Latin-Jazz Reference Materials

Prominent Afro-Cuban Musical Figures/Ensembles

1920’s – Sexteto Habanero

  • First son band to use acoustic bass. The botija (clay jug) and marimbula (thumb piano ) were previously used.
  • Added brass to the orchestration.

Late 1920’s – Septeto nacional

  • In general, this group played much tighter and faster than son bands of the past.
  • the Spanish influence was much more prevalent than with the Sexteto Habanero.

1930’s – Arsenio Rodriguez

  • Revolutionized the son by extending the estribillo (call and response) section to a full blown montuno.
  • Enlarged the orchestration by adding the tumbadora (conga).
  • Paved the way for the popular dance craze, the mambo.

1940’s-50’s – Machito, Tito Puente, Tito Rodriguez

  • First figures to be associated with “Latin-Jazz”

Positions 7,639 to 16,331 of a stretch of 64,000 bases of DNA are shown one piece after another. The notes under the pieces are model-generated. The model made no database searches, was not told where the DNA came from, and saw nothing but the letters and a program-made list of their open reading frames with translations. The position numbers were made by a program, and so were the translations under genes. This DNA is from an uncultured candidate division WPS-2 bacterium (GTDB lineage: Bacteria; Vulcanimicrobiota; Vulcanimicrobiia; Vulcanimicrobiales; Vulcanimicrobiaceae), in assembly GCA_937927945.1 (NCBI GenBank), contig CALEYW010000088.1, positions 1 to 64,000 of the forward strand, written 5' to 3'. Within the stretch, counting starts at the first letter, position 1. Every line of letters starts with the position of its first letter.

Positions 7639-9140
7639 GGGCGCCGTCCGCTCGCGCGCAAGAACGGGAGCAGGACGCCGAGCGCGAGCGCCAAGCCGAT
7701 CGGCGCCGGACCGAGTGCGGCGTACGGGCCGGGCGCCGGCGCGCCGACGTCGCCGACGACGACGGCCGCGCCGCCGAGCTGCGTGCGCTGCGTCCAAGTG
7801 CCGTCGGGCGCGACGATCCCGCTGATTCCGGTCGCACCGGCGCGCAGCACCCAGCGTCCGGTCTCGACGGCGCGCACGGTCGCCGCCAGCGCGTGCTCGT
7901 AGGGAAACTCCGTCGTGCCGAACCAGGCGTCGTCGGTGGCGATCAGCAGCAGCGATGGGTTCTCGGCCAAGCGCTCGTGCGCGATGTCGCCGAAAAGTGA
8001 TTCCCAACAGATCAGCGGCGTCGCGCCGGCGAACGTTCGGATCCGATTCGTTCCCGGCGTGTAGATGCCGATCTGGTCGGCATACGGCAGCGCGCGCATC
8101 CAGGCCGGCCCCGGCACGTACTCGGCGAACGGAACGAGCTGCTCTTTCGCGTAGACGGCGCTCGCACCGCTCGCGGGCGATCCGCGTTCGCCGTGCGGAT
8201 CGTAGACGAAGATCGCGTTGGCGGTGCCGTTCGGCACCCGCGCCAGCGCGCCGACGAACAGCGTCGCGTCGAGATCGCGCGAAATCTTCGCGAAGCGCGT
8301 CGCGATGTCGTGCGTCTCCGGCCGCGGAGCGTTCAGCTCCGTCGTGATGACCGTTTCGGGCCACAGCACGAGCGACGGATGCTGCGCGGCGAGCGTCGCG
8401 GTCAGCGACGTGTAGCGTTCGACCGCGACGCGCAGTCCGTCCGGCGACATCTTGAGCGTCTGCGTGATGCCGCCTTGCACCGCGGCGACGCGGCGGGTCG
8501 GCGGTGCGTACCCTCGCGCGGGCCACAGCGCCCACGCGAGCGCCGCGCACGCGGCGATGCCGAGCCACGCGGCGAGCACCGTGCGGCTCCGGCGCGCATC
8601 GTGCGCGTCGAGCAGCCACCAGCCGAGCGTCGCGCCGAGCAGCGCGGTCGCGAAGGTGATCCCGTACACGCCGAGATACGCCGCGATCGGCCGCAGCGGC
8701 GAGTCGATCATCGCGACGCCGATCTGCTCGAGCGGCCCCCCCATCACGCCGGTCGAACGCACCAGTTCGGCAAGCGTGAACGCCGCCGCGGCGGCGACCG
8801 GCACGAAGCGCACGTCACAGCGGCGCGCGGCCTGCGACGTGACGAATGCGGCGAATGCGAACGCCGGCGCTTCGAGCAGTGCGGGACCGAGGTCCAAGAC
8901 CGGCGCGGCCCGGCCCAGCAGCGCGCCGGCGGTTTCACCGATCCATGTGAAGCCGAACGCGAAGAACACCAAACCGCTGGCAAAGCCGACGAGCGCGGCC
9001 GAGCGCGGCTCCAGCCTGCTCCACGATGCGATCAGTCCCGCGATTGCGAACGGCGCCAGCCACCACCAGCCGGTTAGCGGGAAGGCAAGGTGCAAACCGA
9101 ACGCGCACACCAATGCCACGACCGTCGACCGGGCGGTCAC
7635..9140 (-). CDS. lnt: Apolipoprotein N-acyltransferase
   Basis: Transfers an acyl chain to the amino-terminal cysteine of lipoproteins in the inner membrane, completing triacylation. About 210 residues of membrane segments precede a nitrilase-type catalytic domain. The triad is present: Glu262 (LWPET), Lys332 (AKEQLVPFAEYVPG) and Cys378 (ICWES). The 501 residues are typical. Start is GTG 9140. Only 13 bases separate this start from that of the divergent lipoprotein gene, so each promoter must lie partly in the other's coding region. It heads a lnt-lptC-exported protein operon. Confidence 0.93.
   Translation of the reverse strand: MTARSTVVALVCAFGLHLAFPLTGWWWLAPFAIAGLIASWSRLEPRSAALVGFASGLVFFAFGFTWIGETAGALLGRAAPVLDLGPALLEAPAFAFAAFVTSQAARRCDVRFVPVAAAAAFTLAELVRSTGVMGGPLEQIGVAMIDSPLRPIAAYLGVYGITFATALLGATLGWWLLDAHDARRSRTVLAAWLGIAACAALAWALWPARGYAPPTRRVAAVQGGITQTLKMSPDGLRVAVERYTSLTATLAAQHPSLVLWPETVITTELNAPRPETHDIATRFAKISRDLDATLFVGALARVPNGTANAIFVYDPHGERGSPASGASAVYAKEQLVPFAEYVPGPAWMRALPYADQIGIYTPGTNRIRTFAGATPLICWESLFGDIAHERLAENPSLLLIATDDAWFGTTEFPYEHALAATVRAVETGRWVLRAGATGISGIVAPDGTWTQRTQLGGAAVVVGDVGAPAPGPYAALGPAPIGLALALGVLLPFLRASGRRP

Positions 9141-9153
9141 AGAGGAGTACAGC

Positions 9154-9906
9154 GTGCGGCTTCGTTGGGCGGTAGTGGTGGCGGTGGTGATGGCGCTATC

• Still considered to be son ensembles, these groups began to employ jazz harmonies into their music.
  • Salsa craze begins to explode in New York City

1950’s – present – Chano Pozo, Celia Cruz, Mongo Santamaria, Poncho Sanchez, Dizzy Gillespie

Good books which focus on Latin Styles:

Castro, Ruy. Bossa Nova – The Story of the Brazilian Music That Seduced the World. A Cappella Books. Chicago, 2000.

da Fonseca, Duduka & Bob Weiner. Brazilian Rhythms for Drumset. Warner Bros. Hialeah, FL, 1996.

Faria, Nelson & Korman, Cliff. Inside the Brazilian Rhythm Section. Sher Music. Petaluma, CA. 2001.

Gerard, Charlie, et al. Salsa: The Rhythm of Latin Music.

Loza, Steven. Tito Puente and the Making of Latin Music. Univ. of Illinois Press, Urbana and Chicago, 1999.

Malabe, Frank & Weiner, Bob. Afro-Cuban Rhythms for Drumset. Warner Bros. Hialeah, FL, ca. 1990.

Mauleon, Rebecca. 101 Montunos. Sher Music. Petaluma, CA., 1999.

Mauleon, Rebecca. Salsa Guidebook. Sher Music. Petaluma, CA., 1993.

McGowen, Chris & Pessanha, Ricardo. The Brazilian Sound. Billboard Book, NY., 1991.

Roberts, John Storm. Latin Jazz – The First of the Fusion, 1880’s to Today. Schirmer. NY, 1999.

Rodriguez, Dr. Olavo Alen. From Afro-Cuban to Salsa.